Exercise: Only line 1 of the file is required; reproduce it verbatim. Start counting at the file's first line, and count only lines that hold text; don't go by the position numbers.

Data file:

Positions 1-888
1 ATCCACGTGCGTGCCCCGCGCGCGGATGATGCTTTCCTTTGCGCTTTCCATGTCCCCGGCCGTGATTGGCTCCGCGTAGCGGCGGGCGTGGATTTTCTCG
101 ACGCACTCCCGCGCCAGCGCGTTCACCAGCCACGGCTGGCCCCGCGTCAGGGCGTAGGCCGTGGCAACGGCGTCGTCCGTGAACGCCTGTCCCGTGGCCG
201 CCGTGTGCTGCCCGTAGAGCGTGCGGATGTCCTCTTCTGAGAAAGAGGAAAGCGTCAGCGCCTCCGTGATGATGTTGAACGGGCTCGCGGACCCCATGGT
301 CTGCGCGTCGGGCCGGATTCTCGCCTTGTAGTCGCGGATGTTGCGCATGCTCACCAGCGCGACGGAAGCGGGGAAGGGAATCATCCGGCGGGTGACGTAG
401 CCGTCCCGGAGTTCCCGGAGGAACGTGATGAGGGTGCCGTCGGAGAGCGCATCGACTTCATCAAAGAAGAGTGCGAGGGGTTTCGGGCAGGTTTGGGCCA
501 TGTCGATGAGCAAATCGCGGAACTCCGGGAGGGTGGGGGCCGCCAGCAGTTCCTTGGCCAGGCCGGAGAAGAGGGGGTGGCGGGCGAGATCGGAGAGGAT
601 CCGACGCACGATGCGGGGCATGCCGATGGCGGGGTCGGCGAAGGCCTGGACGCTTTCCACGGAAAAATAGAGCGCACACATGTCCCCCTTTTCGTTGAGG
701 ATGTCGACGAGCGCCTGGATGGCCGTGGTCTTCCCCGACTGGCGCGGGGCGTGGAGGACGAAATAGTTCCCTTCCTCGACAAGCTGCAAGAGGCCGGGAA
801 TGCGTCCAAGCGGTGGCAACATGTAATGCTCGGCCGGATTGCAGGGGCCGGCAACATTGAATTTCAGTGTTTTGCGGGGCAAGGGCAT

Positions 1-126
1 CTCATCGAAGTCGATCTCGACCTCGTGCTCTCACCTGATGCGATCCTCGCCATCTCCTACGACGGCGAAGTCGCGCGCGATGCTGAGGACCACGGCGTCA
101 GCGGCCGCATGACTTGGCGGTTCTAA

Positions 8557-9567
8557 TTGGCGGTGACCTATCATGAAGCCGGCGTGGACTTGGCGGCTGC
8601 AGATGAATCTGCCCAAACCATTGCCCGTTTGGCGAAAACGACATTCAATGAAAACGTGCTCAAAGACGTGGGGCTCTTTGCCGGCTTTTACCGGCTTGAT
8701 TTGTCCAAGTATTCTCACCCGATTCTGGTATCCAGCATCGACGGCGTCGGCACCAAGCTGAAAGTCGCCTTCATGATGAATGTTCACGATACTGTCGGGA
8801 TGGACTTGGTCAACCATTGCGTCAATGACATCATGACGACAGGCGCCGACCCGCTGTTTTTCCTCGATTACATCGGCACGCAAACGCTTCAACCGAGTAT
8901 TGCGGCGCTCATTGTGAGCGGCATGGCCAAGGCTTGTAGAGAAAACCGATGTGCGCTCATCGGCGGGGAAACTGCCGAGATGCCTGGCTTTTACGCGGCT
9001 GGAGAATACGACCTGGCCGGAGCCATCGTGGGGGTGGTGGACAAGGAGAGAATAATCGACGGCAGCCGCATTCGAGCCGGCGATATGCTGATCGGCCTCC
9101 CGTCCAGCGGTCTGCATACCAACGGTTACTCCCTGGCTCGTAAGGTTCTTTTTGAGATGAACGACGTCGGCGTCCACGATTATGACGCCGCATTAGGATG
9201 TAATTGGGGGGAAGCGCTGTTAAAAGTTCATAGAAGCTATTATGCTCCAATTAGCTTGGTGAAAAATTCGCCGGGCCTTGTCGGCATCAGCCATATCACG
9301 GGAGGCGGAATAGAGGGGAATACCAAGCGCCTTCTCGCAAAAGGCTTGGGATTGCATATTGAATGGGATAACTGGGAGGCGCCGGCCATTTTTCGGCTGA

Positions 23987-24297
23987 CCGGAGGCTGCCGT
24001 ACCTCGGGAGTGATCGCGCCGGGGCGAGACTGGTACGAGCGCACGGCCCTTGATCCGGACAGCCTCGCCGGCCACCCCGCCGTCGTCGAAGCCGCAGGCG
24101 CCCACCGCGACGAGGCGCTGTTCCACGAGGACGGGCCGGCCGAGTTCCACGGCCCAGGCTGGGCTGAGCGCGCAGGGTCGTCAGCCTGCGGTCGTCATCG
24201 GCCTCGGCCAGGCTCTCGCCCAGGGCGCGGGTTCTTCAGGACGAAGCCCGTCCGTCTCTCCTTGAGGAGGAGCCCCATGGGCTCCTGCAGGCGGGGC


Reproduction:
Positions 1-888